Archive

Archive for the ‘Tribal’ Category

Chromebook Users of Rio Rancho

August 6, 2019 Leave a comment

I live in Rio Rancho, New Mexico and my kids attend the Rio Rancho Public Schools District.  One of the changes that have happened over the last couple of years in the district is the adoption of the Google Education infrastructure and the use of Chrombooks throughout all the schools.  I’ve seen investment in classrooms where teachers now have over 30 chromebooks to use for classroom instruction.

With these changes, what I have not seen is any general education for the students, siblings, or parents in the community (and surrounding tribal communities).  I decided to try and change that with the free resources available through the City of Rio Rancho.

I am a volunteer with the city and this enabled me to teach my Raspberry Pi classes in 2017 at the Loma Colorado Public Library.  This library has great resources … rooms, tables, chairs, laptops, monitors, keyboards, mice, and great internet bandwith!  So all I really needed to do was schedule and coordinate to get this new set of classes started.

One of the challenges in starting anything new is awareness, so I decided to use the Meetup.com to raise awareness.  The meetup group page is at:

https://www.meetup.com/Chromebook-Users-of-Rio-Rancho/

We had our first class/meetup on July 27, 2019 at the Loma Colorado Public Library Auditorium, I brought 12 Chromebooks for folks to use … we had 11 people attend, some hands on time, and many questions around the Chromebook and Google services.  I was excited about the attendance and am looking at holding this class once a month for now and maybe more frequent based on interest and demand.

I will be scheduling new meetups or classes via meetup.com so, keep an eye on this website for new events or check out to the library calendar.

– Dom

Winner winner NB3 plant based dinner!

April 25, 2019 Leave a comment

My son Kyle participated in the Notah Begay III (NB3) Foundation’s “Health Kids! Healthy Futures! Native American Youth App Contest”.  He teamed up with his friend Kaiya (who is homeschooled), to develop a mobile app idea targeted at Native Youth to help combat Type 2 Diabetes and Obesity.  Their mobile app design (previous blog post here) was selected for the final round and combined with a third applicant’s idea to incorporate exercise and meal information.  The three students then worked for another 6 weeks with a local software development company, 11 Online, to see their design become a reality and a minimum viable product (MVP) was created.  Kyle and Kaiya split the $1750 prize money with the third participant, a native high school student from Albuquerque.  Along with the award ceremony, we had a wonderful plant based dinner from ItalityNM.com from Jemez Pueblo, NM.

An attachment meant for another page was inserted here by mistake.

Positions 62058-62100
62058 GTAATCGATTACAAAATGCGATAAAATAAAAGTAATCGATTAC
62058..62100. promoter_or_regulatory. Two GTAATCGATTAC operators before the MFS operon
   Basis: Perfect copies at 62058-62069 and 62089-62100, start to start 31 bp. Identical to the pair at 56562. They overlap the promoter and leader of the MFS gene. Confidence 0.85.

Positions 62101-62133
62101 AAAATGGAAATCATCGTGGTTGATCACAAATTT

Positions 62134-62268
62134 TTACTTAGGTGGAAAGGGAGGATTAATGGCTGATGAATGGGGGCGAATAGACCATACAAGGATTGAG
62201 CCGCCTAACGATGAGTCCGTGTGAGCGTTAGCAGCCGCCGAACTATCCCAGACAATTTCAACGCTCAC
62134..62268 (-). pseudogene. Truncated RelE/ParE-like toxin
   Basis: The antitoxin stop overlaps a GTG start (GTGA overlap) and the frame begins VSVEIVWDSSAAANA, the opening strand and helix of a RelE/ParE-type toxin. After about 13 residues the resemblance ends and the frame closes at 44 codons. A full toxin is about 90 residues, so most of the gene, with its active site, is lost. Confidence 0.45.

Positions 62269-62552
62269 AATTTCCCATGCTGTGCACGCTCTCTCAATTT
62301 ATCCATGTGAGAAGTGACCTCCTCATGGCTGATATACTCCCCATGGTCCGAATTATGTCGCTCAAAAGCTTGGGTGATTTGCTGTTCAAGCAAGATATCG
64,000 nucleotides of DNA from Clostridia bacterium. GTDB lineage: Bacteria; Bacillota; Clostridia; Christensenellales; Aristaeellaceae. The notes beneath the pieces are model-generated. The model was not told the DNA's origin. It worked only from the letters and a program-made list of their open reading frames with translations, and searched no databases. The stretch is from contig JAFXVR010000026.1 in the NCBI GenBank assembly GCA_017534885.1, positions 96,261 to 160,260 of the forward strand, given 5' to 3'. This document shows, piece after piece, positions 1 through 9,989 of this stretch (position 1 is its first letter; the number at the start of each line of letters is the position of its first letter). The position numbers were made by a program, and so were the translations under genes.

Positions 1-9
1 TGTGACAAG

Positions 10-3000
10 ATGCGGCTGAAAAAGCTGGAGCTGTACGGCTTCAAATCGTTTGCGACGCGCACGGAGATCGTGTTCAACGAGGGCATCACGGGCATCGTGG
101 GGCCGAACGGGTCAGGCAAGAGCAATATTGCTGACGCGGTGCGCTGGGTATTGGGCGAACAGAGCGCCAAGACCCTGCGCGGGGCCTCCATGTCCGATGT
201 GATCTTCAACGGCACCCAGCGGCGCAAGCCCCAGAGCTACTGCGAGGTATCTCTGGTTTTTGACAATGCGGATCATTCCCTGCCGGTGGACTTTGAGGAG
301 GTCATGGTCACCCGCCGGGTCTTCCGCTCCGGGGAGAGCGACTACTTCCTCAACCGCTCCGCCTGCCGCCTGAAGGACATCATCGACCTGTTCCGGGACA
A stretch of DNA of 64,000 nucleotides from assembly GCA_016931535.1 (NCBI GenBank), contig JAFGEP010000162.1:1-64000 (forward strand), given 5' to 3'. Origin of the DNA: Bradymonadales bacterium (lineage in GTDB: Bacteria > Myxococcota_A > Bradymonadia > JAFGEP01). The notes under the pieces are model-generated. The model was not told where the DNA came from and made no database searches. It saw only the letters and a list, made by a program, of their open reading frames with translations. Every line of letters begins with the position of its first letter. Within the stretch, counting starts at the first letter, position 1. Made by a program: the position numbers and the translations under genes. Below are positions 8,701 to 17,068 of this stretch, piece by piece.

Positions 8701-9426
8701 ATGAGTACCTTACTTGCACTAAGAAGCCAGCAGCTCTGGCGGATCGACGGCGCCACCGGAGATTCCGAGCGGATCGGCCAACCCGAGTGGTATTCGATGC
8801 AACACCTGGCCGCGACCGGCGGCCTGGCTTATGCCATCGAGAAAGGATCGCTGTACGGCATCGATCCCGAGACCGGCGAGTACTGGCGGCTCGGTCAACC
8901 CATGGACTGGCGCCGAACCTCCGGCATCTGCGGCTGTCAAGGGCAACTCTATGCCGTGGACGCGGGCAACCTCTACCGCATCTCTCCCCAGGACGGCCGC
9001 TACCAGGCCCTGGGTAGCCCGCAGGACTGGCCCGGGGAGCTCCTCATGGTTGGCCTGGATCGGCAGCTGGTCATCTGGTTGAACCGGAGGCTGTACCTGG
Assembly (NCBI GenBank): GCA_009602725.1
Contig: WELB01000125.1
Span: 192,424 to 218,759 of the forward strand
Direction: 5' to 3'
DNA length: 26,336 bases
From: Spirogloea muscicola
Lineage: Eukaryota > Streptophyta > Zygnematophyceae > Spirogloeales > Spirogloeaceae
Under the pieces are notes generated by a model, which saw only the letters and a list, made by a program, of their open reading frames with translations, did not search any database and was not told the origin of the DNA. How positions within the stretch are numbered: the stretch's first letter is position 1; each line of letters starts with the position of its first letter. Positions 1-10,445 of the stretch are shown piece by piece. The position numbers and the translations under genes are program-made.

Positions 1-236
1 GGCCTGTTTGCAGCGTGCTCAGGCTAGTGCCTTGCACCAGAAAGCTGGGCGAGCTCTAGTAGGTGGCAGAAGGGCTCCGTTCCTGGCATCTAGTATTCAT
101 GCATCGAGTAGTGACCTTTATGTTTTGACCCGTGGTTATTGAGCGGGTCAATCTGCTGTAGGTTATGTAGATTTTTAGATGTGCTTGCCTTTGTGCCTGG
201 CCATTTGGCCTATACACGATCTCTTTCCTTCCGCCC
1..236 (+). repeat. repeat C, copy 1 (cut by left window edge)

It was fun coaching Kyle and Kaiya through parts of the IBM Enterprise Design Thinking process to develop user desired outcomes to battle childhood Type 2 Diabetes and Obesity.  All the players worked hard to develop the Mobile App MVP … please take the time to look at the photo gallery below and small video showing the early modeling of the app.

Here is the Figma link that the video was made from (not sure how long this link will be good):

https://www.figma.com/file/Qz03jMJZHpwwMv2k8dE8uyYk/Trim-Tracker?node-id=0%3A1

Thanks again to the NB3 Foundation for creating a contest to challenge our native youth in the areas of design and software development!

– Dom

 

2017 New Mexico Tribal Gaming Summary and Contribution to the General Fund

April 8, 2018 Leave a comment

Here is a summary of tribal gaming in New Mexico for 2017 (gaming machines). The reports from the NM Gaming Control Board come out on a quarterly basis (and sometimes amended), and with a little spreadsheet work we can get the yearly picture.

Some highlights compared to 2016:

  • Nambe Pueblo gaming has effectively stopped operations in 2017
  • Pojoaque Pueblo has started contributing to the NM Tribal Gaming Net Win in 2017.
  • Total NM Tribal Gaming Net Win for 2016 is $708.7 million (up from $698.7 million)
  • Total Revenue share to NM general fund from Tribal Gaming Net Win is $61.5 million (up from $59 million)
  • Total NM Tribal Gaming Net Win is up $10 million (+1.4%) from 2016
  • Revenue share to NM general fund from Tribal Gaming Net Win is up $2.5 million (+4%) from 2016
  • Tribal Gaming Revenue share to NM general fund is about 1% of total NM FY17 budget
  • Average percent from Tribal Gaming Revenue to the State of NM is 8.46%

And one other interesting comparison …  All of the 2017 Tribal Infrastructure Awards from the State of New Mexico totaled $5.4 million …  So only about 8.7% of Tribal Gaming dollars to the State of New Mexico make it back into on reservation for tribal infrastructure.

 

Muhammad Ali memorial, my grandfather Homer Yahnozha, and the words of Chief Oren Lyons

June 11, 2016 Leave a comment

Muhammed Ali Memorial

I was in a Houston airport yesterday waiting for my next plane back to New Mexico after teaching a workshop in New York City and I caught the memorial service live broadcast on the local TV in the airport.

One of my vivid childhood memories of my grandfather Homer Yahnozha (Mescalero Apache) was that he very much loved to watch Boxing when it came on the TV in his house in Paguate, New Mexico.  Homer was a survivor of the Bataan Death March and from my perspective (as a child) he was unemotional most of the time I interacted with him, a likely result from his experiences in military combat, survival, and service for this country.  Boxing was one of the few times I saw his face light up in joy while two boxers went at one another.  I’m sure he watched Muhammad Ali a time or two and would have been sad at his passing.

It was heartwarming to see that Muhammad Ali had planned to have a Native American speak at his memorial, one in his Native Language of the Onondaga and the other in English.